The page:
Turner brought the answers he received back to the committee meeting.

However, before Tuner was able to share the information in a meeting, Neugent, on behalf of Rowland, sent an email and letter to the chamber, which said their response to the RFQ did not meet the requirements. 

“The committee or commission did not vote to throw out the chamber’s submittal. In fact, several of us indicated we would like to see it,” Turner said. “We had set a meeting up to review the qualifications and were able to review both because the chamber’s packet had not been mailed back to them.”

When Neugent and Rowland came to believe the chamber’s packet did not meet specification for the RFQ, they said they did not contact the chamber other than through email and postal service.

Neither Neugent nor Rowland could offer additional reasons for why communication was limited to the rejection email.

“It wasn’t addressed properly,” Neugent said. “We were following the request for proposal.”

“I think the fact that one submittal was worded as a ‘proposal’ instead of using the word ‘qualification’, especially when we only had two responses, I felt like like, and other commissioners agreed, that we should go a head and consider it,” Turner explained.  “We should make decision based on what is best for the city, and to me that means we should consider both of them.”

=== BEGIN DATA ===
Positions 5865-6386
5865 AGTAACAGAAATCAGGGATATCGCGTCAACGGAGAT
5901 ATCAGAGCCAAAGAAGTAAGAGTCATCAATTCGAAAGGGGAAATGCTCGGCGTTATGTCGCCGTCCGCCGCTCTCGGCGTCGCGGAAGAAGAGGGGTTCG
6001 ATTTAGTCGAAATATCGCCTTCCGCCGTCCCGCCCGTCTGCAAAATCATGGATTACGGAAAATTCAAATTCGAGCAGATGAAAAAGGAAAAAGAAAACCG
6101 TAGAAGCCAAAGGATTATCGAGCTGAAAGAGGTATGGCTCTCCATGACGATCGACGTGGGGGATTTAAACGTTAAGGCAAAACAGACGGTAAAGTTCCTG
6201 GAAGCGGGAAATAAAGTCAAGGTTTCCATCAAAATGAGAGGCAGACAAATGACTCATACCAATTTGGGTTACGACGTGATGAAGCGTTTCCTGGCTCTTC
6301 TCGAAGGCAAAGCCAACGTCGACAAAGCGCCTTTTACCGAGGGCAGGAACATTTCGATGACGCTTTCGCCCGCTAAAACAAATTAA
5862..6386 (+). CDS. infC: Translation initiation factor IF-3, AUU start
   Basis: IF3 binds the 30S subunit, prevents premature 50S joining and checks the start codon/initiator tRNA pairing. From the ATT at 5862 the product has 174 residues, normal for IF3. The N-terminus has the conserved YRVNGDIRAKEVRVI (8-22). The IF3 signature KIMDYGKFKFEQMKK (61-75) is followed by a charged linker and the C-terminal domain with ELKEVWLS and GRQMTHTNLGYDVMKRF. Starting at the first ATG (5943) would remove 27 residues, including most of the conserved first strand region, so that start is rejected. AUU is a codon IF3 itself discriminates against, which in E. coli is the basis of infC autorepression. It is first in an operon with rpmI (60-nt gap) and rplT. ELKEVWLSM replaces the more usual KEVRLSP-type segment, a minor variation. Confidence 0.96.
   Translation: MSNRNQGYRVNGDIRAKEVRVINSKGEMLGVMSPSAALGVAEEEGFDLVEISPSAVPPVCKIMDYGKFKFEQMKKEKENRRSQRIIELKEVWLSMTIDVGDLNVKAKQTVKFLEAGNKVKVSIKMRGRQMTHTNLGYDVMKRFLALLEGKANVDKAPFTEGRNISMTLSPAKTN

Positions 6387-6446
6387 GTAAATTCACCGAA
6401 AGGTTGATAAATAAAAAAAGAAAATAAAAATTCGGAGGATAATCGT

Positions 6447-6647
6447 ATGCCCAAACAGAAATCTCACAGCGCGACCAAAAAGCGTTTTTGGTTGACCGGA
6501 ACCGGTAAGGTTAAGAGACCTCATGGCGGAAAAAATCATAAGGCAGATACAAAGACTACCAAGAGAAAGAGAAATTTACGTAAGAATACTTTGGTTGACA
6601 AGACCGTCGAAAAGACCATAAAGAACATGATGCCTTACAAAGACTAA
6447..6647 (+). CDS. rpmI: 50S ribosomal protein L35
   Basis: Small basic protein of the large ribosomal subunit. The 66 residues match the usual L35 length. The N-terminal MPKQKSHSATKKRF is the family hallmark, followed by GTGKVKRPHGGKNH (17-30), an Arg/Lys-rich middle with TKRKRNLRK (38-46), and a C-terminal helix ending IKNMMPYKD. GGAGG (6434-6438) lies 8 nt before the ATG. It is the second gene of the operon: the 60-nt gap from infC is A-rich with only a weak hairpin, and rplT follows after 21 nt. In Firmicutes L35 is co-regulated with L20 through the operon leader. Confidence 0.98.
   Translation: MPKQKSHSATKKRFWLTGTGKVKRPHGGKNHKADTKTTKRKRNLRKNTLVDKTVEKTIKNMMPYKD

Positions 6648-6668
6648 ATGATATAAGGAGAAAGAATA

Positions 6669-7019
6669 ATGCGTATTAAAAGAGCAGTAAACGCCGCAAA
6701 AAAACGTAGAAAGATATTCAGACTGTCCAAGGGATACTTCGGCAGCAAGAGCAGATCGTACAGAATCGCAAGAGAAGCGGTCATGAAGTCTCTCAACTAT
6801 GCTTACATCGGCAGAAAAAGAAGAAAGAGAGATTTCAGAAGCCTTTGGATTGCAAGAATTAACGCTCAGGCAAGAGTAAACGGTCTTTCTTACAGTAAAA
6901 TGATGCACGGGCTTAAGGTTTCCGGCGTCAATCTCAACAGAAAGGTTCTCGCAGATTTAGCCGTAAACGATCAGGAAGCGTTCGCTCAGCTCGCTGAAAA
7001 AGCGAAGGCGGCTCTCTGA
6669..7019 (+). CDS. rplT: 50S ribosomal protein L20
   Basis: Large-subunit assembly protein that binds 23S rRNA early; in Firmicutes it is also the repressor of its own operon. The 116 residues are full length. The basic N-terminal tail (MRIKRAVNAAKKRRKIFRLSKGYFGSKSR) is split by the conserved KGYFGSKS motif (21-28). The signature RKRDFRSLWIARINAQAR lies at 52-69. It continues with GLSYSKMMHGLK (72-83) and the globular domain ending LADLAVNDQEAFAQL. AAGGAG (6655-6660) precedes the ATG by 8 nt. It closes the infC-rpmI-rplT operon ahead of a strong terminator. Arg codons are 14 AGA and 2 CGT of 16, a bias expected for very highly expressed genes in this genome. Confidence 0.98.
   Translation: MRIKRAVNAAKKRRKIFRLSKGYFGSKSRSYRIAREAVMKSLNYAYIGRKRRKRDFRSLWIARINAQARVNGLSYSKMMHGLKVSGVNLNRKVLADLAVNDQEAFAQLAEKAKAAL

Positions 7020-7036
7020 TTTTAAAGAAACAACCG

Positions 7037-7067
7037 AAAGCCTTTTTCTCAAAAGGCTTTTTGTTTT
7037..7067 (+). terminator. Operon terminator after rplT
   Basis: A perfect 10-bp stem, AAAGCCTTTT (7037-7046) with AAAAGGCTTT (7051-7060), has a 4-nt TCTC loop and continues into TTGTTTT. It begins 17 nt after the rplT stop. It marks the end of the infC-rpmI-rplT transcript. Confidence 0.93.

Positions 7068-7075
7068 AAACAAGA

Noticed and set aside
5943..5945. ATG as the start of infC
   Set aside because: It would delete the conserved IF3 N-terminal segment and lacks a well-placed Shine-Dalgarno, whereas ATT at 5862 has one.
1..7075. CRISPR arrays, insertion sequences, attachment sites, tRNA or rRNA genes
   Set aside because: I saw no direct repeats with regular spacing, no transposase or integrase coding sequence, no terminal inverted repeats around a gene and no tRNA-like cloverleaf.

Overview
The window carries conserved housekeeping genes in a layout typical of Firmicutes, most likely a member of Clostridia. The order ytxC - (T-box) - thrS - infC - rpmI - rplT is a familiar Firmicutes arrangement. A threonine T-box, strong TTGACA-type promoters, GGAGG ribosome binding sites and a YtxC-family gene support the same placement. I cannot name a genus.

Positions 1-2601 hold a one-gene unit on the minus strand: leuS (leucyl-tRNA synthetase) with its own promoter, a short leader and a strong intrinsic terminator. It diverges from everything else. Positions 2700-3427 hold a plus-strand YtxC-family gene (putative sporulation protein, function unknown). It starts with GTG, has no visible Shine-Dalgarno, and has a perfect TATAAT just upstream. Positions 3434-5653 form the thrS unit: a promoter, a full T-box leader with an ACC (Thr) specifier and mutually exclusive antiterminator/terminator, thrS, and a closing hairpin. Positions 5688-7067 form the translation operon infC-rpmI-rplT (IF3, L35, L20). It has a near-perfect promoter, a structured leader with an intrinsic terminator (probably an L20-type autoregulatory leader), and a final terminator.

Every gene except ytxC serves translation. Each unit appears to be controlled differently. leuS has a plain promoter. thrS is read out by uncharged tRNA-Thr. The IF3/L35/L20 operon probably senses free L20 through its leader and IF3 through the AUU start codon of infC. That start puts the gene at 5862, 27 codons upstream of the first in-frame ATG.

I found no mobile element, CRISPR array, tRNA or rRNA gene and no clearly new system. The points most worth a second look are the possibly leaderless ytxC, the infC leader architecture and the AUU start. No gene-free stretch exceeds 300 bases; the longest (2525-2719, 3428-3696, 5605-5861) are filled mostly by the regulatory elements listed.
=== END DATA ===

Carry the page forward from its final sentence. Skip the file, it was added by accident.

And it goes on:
Turner feels the process is now “back on track” and feels there is value added to the commission when people have different ideas.

“Everyone who is on the commission wants it to be successful, and for the best outcome to be for the city and our area,” Turner said.

Rowland said he understands the differing viewpoints.

“I think in any process where you involve several people you will have a difference of opinions,” Rowland said. “I think we have learned from what happened-as far as what is the process, how do we follow the process, what can we do to make it easier for everybody. I understand it is a long way to get there, but I think the end result is what it needed to be and hopefully in the future we can streamline it a little bit.”

Rowland said changes to the hiring process in the future may include omitting the RFQ process and involving the commission as a whole for publishing notices and advertisements.

Neugent said even though she may have a differing view, she supports decisions at which committees and the commission arrive.

“We are not always going to agree and having a different way of looking at things is a good thing,” she said. “A vote may not go in a direction I would prefer, but that doesn’t mean I’m not supportive or cooperative.”

To maintain equity through out the process, the committee only looked at the qualifications portion of the chamber’s application, leaving the proposal information in the envelope.

Both submittals will be invited to interview after the first of the year, commissioners said.